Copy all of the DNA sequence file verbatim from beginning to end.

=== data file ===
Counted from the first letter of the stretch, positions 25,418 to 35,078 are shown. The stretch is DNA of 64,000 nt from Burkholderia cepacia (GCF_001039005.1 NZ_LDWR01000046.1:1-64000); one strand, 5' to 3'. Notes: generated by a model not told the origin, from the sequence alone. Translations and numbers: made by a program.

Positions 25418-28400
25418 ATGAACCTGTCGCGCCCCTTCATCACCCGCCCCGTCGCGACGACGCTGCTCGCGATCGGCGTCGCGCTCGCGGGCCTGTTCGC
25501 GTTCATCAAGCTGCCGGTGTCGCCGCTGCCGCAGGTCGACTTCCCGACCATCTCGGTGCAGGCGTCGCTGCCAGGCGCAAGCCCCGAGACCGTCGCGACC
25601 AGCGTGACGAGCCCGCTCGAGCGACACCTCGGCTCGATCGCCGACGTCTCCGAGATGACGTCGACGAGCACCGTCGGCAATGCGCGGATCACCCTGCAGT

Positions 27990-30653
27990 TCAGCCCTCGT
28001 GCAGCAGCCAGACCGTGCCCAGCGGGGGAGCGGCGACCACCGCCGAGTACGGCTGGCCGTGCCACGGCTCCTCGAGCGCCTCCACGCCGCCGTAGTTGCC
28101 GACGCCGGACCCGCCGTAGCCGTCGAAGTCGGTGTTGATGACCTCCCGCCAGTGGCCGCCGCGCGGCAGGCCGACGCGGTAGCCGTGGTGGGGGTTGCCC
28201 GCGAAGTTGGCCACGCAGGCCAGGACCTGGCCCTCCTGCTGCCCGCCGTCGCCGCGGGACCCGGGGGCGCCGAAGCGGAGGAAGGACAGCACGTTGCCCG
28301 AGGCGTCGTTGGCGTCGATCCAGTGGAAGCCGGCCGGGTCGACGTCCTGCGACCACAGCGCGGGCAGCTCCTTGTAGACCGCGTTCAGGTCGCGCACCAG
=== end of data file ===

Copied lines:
Counted from the first letter of the stretch, positions 25,418 to 35,078 are shown. The stretch is DNA of 64,000 nt from Burkholderia cepacia (GCF_001039005.1 NZ_LDWR01000046.1:1-64000); one strand, 5' to 3'. Notes: generated by a model not told the origin, from the sequence alone. Translations and numbers: made by a program.

Positions 25418-28400
25418 ATGAACCTGTCGCGCCCCTTCATCACCCGCCCCGTCGCGACGACGCTGCTCGCGATCGGCGTCGCGCTCGCGGGCCTGTTCGC
25501 GTTCATCAAGCTGCCGGTGTCGCCGCTGCCGCAGGTCGACTTCCCGACCATCTCGGTGCAGGCGTCGCTGCCAGGCGCAAGCCCCGAGACCGTCGCGACC
25601 AGCGTGACGAGCCCGCTCGAGCGACACCTCGGCTCGATCGCCGACGTCTCCGAGATGACGTCGACGAGCACCGTCGGCAATGCGCGGATCACCCTGCAGT

Positions 27990-30653
27990 TCAGCCCTCGT
28001 GCAGCAGCCAGACCGTGCCCAGCGGGGGAGCGGCGACCACCGCCGAGTACGGCTGGCCGTGCCACGGCTCCTCGAGCGCCTCCACGCCGCCGTAGTTGCC
28101 GACGCCGGACCCGCCGTAGCCGTCGAAGTCGGTGTTGATGACCTCCCGCCAGTGGCCGCCGCGCGGCAGGCCGACGCGGTAGCCGTGGTGGGGGTTGCCC
28201 GCGAAGTTGGCCACGCAGGCCAGGACCTGGCCCTCCTGCTGCCCGCCGTCGCCGCGGGACCCGGGGGCGCCGAAGCGGAGGAAGGACAGCACGTTGCCCG
28301 AGGCGTCGTTGGCGTCGATCCAGTGGAAGCCGGCCGGGTCGACGTCCTGCGACCACAGCGCGGGCAGCTCCTTGTAGACCGCGTTCAGGTCGCGCACCAG